The Colic Breastfeeding Connection

November 15, 2022

The Colic Breastfeeding Connection

November 15, 2022

Having a newborn can come with a plethora of challenges, questions, and concerns; however, throw colic into the mix and it’s a different story. Colic can cause feelings of desperation as moms search for answers on how to best soothe their little one. While there are many potential causes and remedies to colic, this article will briefly overview some of the common culprits.

What Is Colic?

Colic refers to inconsolable crying for 3 or more hours per day, at least 3 days per week, for at least 3 weeks. The rule of 3s are what really distinguish colic from a more normally fussy baby.

Colic usually starts when baby is a few weeks old and tends to dissipate around 4-6 months of age. Other signs and symptoms of colic include

  • intense crying for hours on end
  • clenched fists
  • red or flushed face
  • pulling the knees into the tummy
  • extreme fussiness after crying diminished
  • little to no relief from feeding, changing of diapers, or soothing

However, excessive crying may also be an indication of an illness or a condition that causes discomfort. If your baby is experiencing intense bouts of crying, has a fever, is not gaining weight properly or if you have any general concerns, speak to your healthcare provider and pediatrician.

What Causes Colic?

There is still a clear lack of consensus around what causes colics. While there are many potential factors, one general understanding is that colic may be related to stomach cramps or digestive issues that are uncomfortable for baby. So the real question then is, what is causing these stomach issues?

There are many potential reasons for stomach issues among babies. One potential cause is an imbalance in healthy gut bacteria. Since formula tends to be higher in iron, it has the potential to negatively shift baby’s gut microbiome and cause discomfort. This is why probiotics for babies have become more mainstream. The higher protein content in formula may also contribute to digestive strain.

Overfeeding, underfeeding and infrequent burping may also cause stomach issues for little one. Some babies with colic may also end up having extra gas due to swallowed air during crying, which only furthers their discomfort.

Another potential trigger for baby’s GI discomfort may come from mother’s diet and its influence on breastmilk.

How Does My Diet Impact My Breastmilk?

Generally speaking, breast milk quality is fairly well controlled, however, there are certain food compounds that can pass through breastmilk. The most common compounds that irritate baby from mom’s diet are proteins, specifically cow’s milk proteins.

Cow’s milk has two types of protein, whey and casein. While mama’s milk also has these proteins, they’re in different ratio than what is found in cow’s milk, with human milk having a 40:60 casein to whey ratio and cow’s milk having an 80:20 ratio. As such, when mom drinks a glass of milk or eat some cheese, she may be passing that higher proportion of casein over to baby, potentially causing digestive issues.

This is known as Cow’s Milk Protein Intolerance (CMPI) and has been linked to colic-like symptoms along with constipation, rash, eczema, bloody diarrhea and other signs of a sensitivity.

The good news is that many babies will grow out of their sensitivity. The not so good news is that mom might have to cut out her dairy products.

Outside of cow’s milk protein allergy, the proteins in soy, peanuts, and eggs may also cause sensitivities in babies.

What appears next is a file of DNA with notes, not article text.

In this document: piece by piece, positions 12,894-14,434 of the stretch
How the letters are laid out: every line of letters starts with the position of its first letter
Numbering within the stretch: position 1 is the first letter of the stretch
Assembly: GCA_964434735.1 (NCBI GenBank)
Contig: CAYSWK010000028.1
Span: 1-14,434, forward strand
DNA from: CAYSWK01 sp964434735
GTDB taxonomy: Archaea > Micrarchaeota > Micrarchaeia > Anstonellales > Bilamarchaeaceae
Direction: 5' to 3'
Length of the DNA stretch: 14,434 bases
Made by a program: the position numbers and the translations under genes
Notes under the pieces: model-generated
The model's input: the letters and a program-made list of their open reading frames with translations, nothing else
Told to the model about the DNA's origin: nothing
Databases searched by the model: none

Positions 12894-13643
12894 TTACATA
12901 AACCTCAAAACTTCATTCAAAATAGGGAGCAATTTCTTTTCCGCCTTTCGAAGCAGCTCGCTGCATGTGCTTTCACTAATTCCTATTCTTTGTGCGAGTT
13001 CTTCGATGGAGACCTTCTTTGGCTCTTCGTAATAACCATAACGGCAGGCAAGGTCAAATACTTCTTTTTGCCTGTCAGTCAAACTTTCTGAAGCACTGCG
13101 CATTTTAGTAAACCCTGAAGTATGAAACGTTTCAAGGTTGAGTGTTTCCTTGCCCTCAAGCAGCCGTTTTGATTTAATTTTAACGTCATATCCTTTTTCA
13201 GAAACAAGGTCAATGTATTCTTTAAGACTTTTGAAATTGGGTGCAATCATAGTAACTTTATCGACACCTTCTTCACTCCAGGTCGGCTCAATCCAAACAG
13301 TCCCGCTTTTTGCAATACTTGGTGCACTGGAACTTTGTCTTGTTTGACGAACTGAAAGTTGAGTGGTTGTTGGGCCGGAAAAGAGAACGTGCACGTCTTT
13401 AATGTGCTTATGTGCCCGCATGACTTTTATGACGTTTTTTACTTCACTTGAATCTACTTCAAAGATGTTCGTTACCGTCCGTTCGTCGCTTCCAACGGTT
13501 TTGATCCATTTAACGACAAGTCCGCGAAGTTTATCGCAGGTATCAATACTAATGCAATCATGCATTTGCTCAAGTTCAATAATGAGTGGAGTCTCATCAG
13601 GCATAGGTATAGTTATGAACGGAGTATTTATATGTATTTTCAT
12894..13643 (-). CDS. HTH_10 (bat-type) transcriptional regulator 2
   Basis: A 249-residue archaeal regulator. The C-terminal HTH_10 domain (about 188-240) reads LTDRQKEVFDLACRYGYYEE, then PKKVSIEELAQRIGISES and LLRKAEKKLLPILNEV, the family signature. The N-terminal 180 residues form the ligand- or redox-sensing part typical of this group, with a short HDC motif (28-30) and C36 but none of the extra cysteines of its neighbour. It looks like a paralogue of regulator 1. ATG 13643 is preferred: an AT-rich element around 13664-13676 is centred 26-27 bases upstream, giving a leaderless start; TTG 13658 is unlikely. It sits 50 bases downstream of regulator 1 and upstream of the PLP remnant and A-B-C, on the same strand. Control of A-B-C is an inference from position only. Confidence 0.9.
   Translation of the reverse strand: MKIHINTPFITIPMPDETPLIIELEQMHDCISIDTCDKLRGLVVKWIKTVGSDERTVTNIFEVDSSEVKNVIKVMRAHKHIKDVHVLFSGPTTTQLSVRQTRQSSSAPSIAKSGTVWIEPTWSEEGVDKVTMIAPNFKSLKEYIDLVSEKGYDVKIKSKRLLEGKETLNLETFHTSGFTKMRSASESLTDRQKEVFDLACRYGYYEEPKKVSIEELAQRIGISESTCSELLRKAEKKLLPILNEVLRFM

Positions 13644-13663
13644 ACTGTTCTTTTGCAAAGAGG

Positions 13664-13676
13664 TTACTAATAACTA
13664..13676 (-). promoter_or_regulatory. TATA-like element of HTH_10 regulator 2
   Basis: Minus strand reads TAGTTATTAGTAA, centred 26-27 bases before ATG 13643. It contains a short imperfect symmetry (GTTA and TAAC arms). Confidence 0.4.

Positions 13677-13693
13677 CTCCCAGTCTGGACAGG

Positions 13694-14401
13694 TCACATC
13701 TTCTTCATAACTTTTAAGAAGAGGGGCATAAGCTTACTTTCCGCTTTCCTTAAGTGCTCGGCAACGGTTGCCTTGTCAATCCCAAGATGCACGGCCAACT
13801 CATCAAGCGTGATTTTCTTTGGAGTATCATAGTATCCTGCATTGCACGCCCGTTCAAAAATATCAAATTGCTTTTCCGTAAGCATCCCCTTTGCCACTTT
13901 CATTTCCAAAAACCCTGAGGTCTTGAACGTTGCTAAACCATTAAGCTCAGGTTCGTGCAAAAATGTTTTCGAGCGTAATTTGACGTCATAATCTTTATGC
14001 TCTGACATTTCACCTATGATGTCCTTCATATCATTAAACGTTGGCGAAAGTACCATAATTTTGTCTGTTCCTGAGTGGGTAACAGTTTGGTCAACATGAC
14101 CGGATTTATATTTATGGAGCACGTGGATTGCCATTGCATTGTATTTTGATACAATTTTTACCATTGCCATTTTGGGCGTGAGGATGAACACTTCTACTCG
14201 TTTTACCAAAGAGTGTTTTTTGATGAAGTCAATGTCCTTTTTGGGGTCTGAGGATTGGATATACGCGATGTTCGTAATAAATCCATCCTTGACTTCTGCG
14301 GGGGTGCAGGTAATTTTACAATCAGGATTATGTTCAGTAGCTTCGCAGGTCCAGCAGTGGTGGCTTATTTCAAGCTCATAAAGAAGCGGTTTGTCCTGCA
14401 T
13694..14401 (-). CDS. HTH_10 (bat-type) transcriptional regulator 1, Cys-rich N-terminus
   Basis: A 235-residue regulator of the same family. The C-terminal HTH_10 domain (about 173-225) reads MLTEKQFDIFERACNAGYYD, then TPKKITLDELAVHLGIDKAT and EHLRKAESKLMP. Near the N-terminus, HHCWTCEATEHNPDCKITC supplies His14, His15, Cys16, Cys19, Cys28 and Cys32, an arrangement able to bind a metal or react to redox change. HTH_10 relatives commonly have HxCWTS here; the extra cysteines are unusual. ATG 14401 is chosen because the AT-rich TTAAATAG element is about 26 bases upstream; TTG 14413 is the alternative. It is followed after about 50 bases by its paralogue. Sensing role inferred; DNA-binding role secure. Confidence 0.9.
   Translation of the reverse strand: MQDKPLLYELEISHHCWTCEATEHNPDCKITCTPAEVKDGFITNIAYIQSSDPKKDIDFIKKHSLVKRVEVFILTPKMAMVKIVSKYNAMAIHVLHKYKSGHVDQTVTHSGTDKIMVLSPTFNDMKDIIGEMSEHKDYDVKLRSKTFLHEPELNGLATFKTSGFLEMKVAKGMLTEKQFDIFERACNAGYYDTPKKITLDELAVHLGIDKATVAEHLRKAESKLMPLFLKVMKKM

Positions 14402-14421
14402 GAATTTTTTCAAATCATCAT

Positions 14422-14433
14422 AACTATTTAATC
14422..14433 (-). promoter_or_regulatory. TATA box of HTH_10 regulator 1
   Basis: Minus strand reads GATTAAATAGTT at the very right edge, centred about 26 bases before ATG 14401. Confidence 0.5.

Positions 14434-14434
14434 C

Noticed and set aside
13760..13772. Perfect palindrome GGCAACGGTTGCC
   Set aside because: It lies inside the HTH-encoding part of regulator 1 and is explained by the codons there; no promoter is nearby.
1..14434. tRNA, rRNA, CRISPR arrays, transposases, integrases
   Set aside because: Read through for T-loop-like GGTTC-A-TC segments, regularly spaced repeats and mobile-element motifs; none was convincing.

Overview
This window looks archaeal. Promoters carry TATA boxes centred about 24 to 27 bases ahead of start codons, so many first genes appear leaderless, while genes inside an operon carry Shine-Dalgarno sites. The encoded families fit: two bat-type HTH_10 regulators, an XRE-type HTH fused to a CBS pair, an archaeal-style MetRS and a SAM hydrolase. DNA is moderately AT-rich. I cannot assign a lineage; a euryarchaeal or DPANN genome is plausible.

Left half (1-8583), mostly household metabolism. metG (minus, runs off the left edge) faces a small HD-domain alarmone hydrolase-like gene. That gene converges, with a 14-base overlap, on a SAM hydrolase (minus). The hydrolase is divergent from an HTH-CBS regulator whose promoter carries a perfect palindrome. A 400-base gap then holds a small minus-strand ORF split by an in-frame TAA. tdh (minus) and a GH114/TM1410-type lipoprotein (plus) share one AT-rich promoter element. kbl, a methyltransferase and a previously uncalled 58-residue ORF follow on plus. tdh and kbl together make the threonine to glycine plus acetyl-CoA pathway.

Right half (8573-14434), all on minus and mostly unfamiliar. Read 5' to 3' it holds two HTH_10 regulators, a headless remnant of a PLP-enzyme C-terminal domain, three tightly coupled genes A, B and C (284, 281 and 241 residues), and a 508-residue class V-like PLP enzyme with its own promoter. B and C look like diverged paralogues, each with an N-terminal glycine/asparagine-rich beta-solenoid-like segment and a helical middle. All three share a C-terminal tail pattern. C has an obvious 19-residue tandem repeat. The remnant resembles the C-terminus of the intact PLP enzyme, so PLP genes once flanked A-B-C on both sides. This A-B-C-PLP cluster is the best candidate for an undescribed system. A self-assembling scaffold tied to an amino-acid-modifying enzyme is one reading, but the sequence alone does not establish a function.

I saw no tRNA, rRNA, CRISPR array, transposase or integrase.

I Heard That Broccoli May Be The Cause of Colic?

Research has debunked this myth. A lot of breastfeeding mama’s fear that their broccoli consumption can cause gas and colic like symptoms in baby. Let’s work through this.

The compounds in broccoli, cabbage and other cruciferous vegetables that give you bloating and gas are due to the fiber present. Fiber is a large carbohydrate compound that is too big to pass into breast milk. Therefore, even if you get gassy after eating coleslaw, your baby won’t be getting those effects from your breastmilk.

Protein, on the other hand, is small enough to pass through breastmilk, which is why it tends to be the primary culprit of breast-milk induced GI symptoms in baby.

Should I Change My Diet If My Baby Has Colic?

This really depends. I’ll start by saying that generally speaking breastfeeding moms do not need to avoid or consume certain foods; however, if you suspect a cow’s milk allergy to be a cause of your baby’s fussiness, you may consider an elimination diet. Since cow’s milk and dairy are such big contributors of dairy, iodine and other vitamins and minerals, I recommend working with a dietitian to figure out how to best replace those foods before eliminating them.

If you do decide to eliminate dairy, try to stick to it for at least 21 days, as this is the amount of time it takes for it to clear your system and to notice real changes in baby.

Keeping a food log can also be helpful to see which foods may cause sensitivities in your baby. Keep in mind that it make take up to 4 days for a symptom of intolerance to show up, however, these food logs can help us to connect the picture.

A Final Note:

It is understandable that you may be worried, anxious or defeated if your baby is experiencing colic and/or reacting negatively to something in breastmilk. Talk to your partner, doctor, pediatrician and dietitian for support and education on how to move forward. You may also want to consider joining a support group, such as those offered by La Leche League.

While breastfeeding can be exhausting and challenging, it is still the best thing you can do for your baby. Take solace in knowing that you are doing the very best that you can.

Written By: Amanda Wahlstedt, RDN, CLC

Fertility + Hormones




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